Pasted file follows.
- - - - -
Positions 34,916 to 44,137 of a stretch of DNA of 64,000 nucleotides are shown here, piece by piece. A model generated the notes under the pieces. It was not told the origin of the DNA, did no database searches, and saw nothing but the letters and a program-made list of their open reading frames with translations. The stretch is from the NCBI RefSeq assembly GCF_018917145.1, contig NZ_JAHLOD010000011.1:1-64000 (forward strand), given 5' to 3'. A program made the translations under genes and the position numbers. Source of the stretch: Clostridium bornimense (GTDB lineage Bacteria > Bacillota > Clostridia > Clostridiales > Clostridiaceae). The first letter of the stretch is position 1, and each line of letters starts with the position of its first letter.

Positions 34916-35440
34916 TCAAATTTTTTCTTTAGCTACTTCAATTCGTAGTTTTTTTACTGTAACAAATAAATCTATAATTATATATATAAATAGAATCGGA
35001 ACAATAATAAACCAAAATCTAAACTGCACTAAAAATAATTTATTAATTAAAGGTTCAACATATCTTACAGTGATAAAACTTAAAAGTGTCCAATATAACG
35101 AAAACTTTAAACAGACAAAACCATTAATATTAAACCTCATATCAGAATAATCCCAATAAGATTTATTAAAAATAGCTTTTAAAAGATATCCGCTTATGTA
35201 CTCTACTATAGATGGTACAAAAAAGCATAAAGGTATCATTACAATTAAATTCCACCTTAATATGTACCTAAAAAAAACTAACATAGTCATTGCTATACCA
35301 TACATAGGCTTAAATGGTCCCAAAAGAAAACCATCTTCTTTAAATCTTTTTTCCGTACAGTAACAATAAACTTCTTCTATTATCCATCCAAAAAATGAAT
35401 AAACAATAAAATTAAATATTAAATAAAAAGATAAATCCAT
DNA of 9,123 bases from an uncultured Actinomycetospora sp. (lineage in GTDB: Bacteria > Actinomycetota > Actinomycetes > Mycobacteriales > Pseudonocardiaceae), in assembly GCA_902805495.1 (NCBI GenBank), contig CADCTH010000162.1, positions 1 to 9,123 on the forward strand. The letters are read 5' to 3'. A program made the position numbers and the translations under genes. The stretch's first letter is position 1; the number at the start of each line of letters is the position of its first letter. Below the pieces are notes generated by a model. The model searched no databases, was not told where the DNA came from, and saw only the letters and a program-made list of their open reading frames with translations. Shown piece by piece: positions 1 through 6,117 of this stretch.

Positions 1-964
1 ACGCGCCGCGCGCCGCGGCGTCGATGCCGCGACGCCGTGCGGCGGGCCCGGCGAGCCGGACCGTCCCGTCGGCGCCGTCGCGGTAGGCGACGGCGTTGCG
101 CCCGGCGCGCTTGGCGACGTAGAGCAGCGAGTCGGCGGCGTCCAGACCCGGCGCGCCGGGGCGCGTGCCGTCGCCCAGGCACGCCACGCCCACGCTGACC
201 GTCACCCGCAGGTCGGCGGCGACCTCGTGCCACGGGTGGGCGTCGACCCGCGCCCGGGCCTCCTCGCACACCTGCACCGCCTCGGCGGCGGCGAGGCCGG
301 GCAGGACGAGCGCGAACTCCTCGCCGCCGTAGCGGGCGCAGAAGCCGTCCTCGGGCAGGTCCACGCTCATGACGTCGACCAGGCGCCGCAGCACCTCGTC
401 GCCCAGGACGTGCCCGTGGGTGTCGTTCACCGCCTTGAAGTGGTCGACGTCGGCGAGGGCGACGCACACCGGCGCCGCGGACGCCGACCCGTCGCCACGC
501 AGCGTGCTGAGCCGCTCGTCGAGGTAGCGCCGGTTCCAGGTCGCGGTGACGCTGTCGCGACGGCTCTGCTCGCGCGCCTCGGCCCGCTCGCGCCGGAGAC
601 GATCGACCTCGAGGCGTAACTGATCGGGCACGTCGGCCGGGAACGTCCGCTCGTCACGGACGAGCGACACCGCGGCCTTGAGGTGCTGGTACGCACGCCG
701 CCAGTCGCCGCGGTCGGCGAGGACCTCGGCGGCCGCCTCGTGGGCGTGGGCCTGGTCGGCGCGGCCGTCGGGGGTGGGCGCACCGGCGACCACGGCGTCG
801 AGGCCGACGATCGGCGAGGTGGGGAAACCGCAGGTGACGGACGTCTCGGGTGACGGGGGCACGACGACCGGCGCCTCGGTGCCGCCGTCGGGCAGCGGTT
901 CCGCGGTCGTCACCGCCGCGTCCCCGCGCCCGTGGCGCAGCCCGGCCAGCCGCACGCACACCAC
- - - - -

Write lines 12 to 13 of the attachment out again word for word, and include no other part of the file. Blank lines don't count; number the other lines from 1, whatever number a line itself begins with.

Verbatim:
101 CCCGGCGCGCTTGGCGACGTAGAGCAGCGAGTCGGCGGCGTCCAGACCCGGCGCGCCGGGGCGCGTGCCGTCGCCCAGGCACGCCACGCCCACGCTGACC
201 GTCACCCGCAGGTCGGCGGCGACCTCGTGCCACGGGTGGGCGTCGACCCGCGCCCGGGCCTCCTCGCACACCTGCACCGCCTCGGCGGCGGCGAGGCCGG